The efficacy of drug-eluting stents (DES) over bare metal stents (BMS) has been demonstrated in large randomised clinical trials leading to their widespread use in clinical practice. However, major concerns regarding the long-term safety of the first-generation DES include the increased risk of late stent thrombosis (LST), very late stent thrombosis (VLST), and the need for prolonged dual antiplatelet therapy (DAPT) with its inherent risk of bleeding. Although the cause of LST/VLST is probably multifactorial, the durable polymer surface coating of DES may play a role. The durable polymer carrier can cause persistent inflammatory response which leads to poor healing due to delayed re-endothelialisation, positive remodelling with late acquired malapposition and the risk of LST/VLST.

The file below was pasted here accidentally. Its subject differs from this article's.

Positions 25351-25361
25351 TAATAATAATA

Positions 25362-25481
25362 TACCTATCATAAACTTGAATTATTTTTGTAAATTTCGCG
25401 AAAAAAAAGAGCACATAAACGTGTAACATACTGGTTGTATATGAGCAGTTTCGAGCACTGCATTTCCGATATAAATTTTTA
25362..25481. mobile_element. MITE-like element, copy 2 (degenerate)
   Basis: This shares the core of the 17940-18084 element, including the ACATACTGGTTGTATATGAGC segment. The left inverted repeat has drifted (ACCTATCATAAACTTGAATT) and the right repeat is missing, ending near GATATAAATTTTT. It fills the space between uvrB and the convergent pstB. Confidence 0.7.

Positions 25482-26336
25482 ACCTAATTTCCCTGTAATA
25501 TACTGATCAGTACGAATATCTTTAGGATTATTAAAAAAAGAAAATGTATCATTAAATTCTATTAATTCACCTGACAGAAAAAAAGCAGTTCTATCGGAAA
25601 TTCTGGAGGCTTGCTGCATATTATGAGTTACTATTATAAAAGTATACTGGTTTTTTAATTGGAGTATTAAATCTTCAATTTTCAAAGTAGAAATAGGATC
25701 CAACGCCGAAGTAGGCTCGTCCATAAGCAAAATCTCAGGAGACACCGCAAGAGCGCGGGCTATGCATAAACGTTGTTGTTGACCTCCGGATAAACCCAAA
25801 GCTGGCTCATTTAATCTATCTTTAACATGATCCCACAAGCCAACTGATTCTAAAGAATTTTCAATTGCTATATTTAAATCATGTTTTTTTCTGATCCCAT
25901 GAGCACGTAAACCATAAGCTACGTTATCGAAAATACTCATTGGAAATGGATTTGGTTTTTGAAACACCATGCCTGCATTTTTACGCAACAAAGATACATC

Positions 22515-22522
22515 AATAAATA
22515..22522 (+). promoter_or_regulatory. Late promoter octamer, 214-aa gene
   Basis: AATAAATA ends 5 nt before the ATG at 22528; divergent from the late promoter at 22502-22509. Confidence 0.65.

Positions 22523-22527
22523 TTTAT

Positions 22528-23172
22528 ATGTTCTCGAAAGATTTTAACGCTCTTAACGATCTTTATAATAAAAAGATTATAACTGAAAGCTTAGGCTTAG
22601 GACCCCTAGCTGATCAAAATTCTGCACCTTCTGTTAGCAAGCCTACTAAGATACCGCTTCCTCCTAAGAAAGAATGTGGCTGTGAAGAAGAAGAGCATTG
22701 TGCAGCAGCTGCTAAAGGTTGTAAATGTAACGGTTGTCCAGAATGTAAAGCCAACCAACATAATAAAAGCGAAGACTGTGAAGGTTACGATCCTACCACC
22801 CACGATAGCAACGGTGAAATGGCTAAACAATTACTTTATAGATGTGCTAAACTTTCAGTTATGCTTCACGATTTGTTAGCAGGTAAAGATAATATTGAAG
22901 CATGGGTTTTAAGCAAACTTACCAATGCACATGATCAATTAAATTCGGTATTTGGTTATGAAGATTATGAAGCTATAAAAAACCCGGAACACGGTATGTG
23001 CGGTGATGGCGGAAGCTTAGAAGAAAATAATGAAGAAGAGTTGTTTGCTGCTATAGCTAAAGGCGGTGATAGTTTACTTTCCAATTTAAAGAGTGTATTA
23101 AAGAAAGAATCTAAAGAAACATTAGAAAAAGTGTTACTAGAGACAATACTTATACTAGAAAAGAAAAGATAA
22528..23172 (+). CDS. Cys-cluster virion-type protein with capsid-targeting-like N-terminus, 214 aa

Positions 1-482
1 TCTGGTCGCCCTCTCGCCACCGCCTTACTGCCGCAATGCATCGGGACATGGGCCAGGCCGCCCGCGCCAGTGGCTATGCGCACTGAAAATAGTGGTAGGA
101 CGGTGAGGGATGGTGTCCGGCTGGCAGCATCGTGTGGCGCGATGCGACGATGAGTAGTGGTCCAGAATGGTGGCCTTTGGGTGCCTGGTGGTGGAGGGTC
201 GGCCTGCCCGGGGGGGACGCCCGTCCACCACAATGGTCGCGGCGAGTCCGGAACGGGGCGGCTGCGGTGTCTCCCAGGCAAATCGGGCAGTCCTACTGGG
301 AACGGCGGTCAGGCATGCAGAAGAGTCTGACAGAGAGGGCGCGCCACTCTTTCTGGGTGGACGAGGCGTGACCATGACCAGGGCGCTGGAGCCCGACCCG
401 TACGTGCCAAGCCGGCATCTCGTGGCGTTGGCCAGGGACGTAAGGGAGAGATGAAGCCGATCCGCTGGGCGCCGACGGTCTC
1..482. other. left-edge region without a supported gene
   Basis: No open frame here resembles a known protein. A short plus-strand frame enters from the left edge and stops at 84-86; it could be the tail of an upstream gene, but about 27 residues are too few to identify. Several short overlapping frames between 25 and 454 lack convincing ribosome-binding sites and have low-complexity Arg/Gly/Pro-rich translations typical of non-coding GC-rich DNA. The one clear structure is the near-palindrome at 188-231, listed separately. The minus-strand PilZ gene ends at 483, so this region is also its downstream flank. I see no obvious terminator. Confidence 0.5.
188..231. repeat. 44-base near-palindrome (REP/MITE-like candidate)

Other concerns with durable polymer are the ongoing inflammatory response which may induce the “late catch-up” phenomenon and an acceleration of neoatherosclerosis which may also trigger a subsequent risk of late device failure (stenosis and thrombosis).
Second-generation DES are designed to improve the safety and efficacy profile of earlier-generation stents. One of these innovations has been the development of biodegradable polymer which is often abluminally coated. This ensures the polymer is applied in the minimum amount necessary for its function and is then removed over time, theoretically limiting the delay in arterial healing.